Andrew:
As a vocalist and lyricist, who are your biggest influences? How do you go about developing your own unique style?

Tanya:
That would be a very long list in full, but here is today’s boil-down of writers who have impacted me the most: Leonard Cohen, Jeannette Winterson, Virginia Woolf, Mary Margaret O’Hara, The Beatles, Stevie Nicks, Kate Bush, Elvis Perkins, Rumi, and Mary Oliver.

I love that the second part of this question is in the present tense, because I am and will always be ‘in development.’ My singing voice and lyrical voice grow stronger the more I collaborate with other musicians, and this was first sparked in Belly when I started co-writing with Tom and Gail, who are both ridiculously inspired songwriters and musicians, and who write music that has always pushed me forward lyrically.

Andrew:
Often times lyricists are only telling stories when they write, and other times, words can be intensely personal. Which is it for you?

Tanya:
Two things can be true. And more. I sometimes write words that sound like fiction but are fully based in fact, and I also sometimes write words that sound transparently autobiographical but are whole-cloth fictions. And then further mixing that up, I can write lyrics that are a storytelling version of something very true, but then also write songs that unintentionally pull something true out of a very tall tale. So, it’s a mixed bag of verbiage, and like most lyricists, I hope anyone who listens just applies it all to whatever they hear and feel.

Andrew:
Are you into vinyl? Tapes? CDs? Or are you all digital now? Where do you like to shop for music?

Tom:
After a couple decades of not having a working turntable (or a decent stereo system for that matter, really….), I bought one a couple years ago. I dragged my old vinyl collection out of a dusty corner of my parent’s basement where it had been sitting since about 1991 and started rediscovering the experience of listening to records again. I can’t say I’m a ‘collector’ really, but I have been making a list of things I want to have on vinyl. The few records I’ve bought since getting a turntable again have been either from a local used record shop, or new releases I’ve tried to buy directly from the artist.

Belly @ 9:30 Club - 8/13/2016 — ChunkyGlasses

Andrew:
What are a few albums that mean the most to you and why?

Tom:
There are a lot, really, but there are few that regularly get put on at my house. Wings Greatest Hits is a consistent mood elevator, Dusty In Memphis is a beautiful album, and it’s a regular Sunday morning ritual to listen to Saint Saens Symphony No. 3 followed by the Midnight Cowboy soundtrack.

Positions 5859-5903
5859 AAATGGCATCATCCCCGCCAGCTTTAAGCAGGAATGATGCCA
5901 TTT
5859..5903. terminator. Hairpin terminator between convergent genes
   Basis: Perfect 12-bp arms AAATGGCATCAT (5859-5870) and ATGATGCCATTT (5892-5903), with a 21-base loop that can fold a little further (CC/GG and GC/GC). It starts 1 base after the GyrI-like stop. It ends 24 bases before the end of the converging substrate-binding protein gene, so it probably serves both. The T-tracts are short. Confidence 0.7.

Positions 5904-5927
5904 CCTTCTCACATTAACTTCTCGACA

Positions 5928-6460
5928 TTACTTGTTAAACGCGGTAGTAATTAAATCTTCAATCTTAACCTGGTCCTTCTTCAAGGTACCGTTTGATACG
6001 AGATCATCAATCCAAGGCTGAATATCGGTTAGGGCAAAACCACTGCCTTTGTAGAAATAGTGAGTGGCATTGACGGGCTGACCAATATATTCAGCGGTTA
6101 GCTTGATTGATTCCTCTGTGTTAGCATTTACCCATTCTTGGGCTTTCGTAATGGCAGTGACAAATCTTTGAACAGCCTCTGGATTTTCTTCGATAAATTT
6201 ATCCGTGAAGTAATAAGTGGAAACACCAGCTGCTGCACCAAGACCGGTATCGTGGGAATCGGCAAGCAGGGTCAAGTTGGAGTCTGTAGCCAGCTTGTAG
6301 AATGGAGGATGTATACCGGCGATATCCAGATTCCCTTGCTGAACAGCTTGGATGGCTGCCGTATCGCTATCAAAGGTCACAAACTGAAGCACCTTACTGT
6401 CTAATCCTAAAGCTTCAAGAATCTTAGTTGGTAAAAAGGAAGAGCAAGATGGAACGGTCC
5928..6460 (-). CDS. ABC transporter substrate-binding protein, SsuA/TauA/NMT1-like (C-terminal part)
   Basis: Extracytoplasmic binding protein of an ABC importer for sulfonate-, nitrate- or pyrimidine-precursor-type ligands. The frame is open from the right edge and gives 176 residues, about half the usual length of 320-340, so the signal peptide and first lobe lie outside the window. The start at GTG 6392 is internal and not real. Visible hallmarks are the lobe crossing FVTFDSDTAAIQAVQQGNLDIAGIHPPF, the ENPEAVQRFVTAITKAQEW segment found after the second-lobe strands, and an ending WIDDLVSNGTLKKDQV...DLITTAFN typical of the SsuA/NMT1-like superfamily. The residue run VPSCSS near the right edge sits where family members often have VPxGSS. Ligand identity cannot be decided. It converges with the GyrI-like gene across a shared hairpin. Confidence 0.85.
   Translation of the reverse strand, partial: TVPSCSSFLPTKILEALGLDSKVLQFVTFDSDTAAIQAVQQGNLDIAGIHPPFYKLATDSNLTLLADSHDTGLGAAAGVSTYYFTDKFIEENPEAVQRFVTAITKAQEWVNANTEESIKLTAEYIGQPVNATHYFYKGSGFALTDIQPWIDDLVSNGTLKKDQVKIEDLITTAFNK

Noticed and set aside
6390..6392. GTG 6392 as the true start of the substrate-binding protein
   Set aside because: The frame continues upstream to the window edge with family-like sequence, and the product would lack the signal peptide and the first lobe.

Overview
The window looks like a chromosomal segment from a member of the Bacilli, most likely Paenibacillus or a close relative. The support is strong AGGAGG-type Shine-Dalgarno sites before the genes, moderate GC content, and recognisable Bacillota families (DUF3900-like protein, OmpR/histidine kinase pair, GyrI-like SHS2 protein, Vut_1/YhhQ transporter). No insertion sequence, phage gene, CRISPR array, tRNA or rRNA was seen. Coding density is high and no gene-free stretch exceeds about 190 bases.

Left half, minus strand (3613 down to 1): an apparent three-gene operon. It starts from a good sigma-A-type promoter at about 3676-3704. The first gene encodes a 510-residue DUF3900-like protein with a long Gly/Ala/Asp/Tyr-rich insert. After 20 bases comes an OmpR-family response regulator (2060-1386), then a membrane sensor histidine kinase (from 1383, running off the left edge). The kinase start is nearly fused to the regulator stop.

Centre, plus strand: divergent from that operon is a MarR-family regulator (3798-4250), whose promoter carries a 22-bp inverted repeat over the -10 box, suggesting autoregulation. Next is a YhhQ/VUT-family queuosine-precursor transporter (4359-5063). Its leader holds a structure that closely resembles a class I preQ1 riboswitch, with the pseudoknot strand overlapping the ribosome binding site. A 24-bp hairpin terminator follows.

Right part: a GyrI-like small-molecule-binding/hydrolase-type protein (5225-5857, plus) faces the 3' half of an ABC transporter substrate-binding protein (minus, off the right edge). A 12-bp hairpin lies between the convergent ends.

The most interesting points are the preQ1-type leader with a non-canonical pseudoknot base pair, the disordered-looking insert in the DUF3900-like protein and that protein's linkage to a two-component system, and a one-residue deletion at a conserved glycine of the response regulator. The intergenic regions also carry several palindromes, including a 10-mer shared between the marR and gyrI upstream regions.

Andrew:
Once COVID-19 is done with us, what’s next for Belly? Any chance we see a new album, or a tour?

Tanya:
We were in the final stages of planning and curating a multimedia mini-festival in Providence, RI, scheduled for August 2020, but obviously that had to be shelved. Our b-sides album, Bees will be released in 2021, and hopefully we’ll be able to plan something next summer?

Andrew:
Last question. What advice would you have for young artists who are just getting started?

Tanya:
My advice would be to listen, to trust, and amplify your inner voice and instincts. And to write, play, and work from that place. And equally importantly, to maintain control over your work from the outset, and do your homework around how you want to manage your art, and life. Every single day of your life on this path will require making ethical and soul-mining decisions regarding both.

Also, and easier said than done: don’t do this alone. Find your kin, and keep them close.

Tanya Donelly goes solo with a little help from friends - The Boston Globe

Interested in sampling the music of Belly? Check out the link below:

Dig this interview? Check out the full catalog of Vinyl Writer Interviews, by Andrew Daly, here: www.vinylwritermusic.com/interviews

Published by Andrew Daly

Since he was a young child growing up on Long Island, NY, Andrew has always loved writing and collecting physical music. Present-day, Andrew is proud to share his love of music with the world through his writing, and the result is nothing short of beautiful: articles and interviews written by a music addict for fellow music addicts. Andrew lives on Long Island and works as a Horticultural Operations Manager by day and runs the Vinyl Writer Music website by night.